I survived the busy work week! Huzzah. It was not as tiring as I thought it would be, but it wasn’t exactly a lazy few days. I’m looking forward to a nice day off full of reading and writing. I will probably end up listening to podcasts and drawing instead, because that’s just what I do sometimes.
If I could just stay on task sometimes, I might actually get things done.
Obligatory Mina Photo:
Last night, Mina got a little antsy before a storm rolled in. She was running around the apartment, leaping onto shelves and whatnot, and running headlong into things. She also managed to get her feather toy stuck under the door, and came crying to me because she couldn’t get it unstuck. This is unusual because Mina is normally a quiet cat who only meows once in a while– mostly when she needs to use the litter box or is about to throw up. So to hear her running in with her constant kitten-meow (which is different from her physical discomfort-meow) was unusual and a little funny. She was acting just like a little kid who needed a grown-up to rescue their toy from whatever ridiculous situation it has been put into.
So I rescued the toy from under the door and played with her until she decided she was bored and hopped onto the shelves to look out the window.
What I Finished Reading Last Week:
- The Widow Queen (The Bold #1) by Elżbieta Cherezińska, translated from the Polish by Maya Zakrzewska-Pim, audiobook narrated by Cassandra Campbell
- The Word for World Is Forest (The Hainish Cycle #5) by Ursula K. Le Guin
- The Curse of the Boyfriend Sweater: Essays on Crafting by Alanna Okun, audiobook narrated by the narrator
- Never Say You Can’t Survive: How to Get Through Hard Times by Making up Stories by Charlie Jane Anders
The Widow Queen‘s ending was just as interesting as the rest of the book, and leaves off with the birth of a famous historical figure (assuming you’re familiar with English history prior to 1066). The characters continue to be fascinating and feel true to their time period (rather than seeming like twenty-first-century people in period dress), and Zakrzewska-Pim’s translation is excellent. Obviously, I can’t comment on the prose of the original Polish, but the prose of the English translation makes the book flows so smoothly that it doesn’t feel like a translation. I’m looking forward to the second book of the duology, The Last Crown, which is due out in September.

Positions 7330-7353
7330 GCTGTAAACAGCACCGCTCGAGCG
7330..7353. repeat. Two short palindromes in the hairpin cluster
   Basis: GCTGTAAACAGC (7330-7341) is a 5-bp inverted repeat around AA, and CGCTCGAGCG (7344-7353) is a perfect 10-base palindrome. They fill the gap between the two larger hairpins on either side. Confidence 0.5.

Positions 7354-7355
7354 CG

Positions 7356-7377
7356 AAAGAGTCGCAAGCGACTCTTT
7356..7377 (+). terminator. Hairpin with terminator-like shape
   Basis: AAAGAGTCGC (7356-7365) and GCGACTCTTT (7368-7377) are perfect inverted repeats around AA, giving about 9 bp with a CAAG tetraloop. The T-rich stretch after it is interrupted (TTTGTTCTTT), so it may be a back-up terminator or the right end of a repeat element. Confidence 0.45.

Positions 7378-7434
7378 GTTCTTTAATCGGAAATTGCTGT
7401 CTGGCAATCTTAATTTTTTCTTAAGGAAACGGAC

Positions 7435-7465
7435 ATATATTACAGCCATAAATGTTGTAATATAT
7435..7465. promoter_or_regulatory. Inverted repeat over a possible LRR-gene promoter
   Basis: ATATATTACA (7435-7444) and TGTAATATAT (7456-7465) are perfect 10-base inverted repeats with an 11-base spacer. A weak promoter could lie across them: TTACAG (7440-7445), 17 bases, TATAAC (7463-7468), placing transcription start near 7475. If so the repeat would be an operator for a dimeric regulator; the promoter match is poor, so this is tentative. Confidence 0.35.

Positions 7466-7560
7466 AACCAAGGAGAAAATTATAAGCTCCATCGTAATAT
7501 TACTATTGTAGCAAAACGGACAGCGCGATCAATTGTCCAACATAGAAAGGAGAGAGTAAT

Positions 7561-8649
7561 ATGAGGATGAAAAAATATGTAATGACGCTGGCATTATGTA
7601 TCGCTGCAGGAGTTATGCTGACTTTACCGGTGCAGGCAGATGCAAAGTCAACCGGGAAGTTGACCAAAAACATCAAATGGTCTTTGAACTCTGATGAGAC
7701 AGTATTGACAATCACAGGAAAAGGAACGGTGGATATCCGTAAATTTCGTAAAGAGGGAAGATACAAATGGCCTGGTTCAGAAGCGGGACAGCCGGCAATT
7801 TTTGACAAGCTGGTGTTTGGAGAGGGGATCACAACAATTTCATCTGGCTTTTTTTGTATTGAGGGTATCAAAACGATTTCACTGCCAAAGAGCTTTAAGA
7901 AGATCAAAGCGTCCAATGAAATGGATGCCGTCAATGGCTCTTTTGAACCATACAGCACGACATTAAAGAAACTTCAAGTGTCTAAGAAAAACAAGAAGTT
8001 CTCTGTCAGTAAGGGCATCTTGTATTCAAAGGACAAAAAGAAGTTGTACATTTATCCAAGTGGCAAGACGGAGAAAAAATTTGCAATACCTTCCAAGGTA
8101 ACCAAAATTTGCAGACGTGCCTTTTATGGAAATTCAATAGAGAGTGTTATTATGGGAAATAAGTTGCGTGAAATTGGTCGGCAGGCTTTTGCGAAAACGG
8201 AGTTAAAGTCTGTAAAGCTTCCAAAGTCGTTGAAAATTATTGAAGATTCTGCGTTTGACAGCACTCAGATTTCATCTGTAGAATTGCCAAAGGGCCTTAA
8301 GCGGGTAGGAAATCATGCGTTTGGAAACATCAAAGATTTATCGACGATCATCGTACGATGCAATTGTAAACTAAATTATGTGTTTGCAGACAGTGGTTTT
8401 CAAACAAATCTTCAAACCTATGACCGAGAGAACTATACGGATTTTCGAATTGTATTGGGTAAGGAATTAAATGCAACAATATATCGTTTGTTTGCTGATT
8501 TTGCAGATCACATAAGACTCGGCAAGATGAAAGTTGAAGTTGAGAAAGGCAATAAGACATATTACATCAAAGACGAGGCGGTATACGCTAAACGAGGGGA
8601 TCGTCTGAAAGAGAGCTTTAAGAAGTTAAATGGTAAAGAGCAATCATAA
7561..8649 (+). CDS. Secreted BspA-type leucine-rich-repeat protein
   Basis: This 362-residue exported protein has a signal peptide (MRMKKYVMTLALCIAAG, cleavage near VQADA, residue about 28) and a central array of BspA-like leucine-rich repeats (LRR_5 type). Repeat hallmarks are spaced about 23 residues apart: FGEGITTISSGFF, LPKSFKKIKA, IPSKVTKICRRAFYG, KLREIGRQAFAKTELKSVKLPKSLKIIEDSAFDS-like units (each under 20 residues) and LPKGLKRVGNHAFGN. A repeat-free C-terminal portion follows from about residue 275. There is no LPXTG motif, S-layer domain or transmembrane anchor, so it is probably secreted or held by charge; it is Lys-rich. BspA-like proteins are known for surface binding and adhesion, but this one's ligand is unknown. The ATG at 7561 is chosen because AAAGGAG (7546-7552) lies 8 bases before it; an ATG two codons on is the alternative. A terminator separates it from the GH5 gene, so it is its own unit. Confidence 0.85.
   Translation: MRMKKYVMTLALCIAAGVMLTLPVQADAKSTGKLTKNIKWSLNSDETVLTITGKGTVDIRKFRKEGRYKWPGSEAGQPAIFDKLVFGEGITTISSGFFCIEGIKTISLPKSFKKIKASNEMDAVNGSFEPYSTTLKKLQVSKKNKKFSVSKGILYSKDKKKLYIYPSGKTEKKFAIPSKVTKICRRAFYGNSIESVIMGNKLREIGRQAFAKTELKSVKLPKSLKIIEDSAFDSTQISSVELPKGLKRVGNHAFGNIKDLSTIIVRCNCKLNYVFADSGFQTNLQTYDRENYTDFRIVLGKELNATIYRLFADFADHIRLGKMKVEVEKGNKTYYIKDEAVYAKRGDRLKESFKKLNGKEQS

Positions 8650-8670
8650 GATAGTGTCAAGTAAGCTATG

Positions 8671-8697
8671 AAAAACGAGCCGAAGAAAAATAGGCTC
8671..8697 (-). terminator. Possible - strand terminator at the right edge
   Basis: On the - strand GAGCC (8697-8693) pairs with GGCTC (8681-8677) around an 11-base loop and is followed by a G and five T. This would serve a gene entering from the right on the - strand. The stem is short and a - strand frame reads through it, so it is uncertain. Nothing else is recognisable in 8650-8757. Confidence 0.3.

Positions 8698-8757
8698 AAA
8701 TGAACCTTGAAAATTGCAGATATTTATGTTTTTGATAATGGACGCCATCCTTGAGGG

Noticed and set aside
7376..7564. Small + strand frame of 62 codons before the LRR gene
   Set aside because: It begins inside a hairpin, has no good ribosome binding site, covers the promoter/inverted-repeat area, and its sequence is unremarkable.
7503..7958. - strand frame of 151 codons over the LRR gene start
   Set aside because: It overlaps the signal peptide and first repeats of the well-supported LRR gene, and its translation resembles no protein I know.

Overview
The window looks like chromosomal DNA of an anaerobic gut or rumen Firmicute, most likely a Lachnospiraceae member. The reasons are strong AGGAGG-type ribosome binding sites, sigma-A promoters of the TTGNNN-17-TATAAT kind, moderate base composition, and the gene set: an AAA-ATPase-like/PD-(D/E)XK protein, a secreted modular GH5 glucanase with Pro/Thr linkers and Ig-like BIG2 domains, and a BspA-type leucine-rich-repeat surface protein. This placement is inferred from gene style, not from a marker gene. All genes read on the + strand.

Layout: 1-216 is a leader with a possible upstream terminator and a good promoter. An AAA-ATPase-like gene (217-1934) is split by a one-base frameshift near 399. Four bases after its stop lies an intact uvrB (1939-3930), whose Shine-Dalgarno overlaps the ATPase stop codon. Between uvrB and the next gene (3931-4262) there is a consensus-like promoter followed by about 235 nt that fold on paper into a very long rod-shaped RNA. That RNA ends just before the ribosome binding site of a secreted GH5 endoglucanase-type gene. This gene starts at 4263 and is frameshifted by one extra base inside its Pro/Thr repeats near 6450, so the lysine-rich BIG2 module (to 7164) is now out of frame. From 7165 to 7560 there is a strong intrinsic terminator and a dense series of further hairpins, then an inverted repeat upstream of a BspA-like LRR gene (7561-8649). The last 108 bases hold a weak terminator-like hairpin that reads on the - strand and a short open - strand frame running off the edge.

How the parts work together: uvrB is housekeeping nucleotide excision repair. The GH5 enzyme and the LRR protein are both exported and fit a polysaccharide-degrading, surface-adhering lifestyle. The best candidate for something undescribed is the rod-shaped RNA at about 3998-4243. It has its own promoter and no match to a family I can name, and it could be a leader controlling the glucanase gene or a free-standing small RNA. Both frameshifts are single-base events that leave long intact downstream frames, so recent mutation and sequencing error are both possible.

The Word for World is Forest was a difficult book not because of its length (my edition was only about 189 pages), but because of the subject matter. Humans have arrived on a planet that is almost entirely covered in forest. They promptly began clear-cutting the forest because they feel entitled to the wood and other resources, and they begin enslaving the native people, who they view as little better than animals because of their appearance and cultural traditions. The primary human character, Davidson, is especially revolting in his misogyny and racism, and I think would have been so, even for the time the book was published (in 1972). This was a deliberate choice, I think, in order to make the contrast between the humans and the native Athsheans even starker, and make the Athsheans more sympathetic. The Athsheans, led by Selver, are a peaceful people forced into brutal conditions. But fighting back means that they will be changed forever, and they risk destroying their peaceful nature. Not fighting back, though, means the death of their world at the hands of invaders. This is a difficult book, but its point is not to comfort but to make you think about our own prejudices and views of people who are different, as well as our place in the natural world.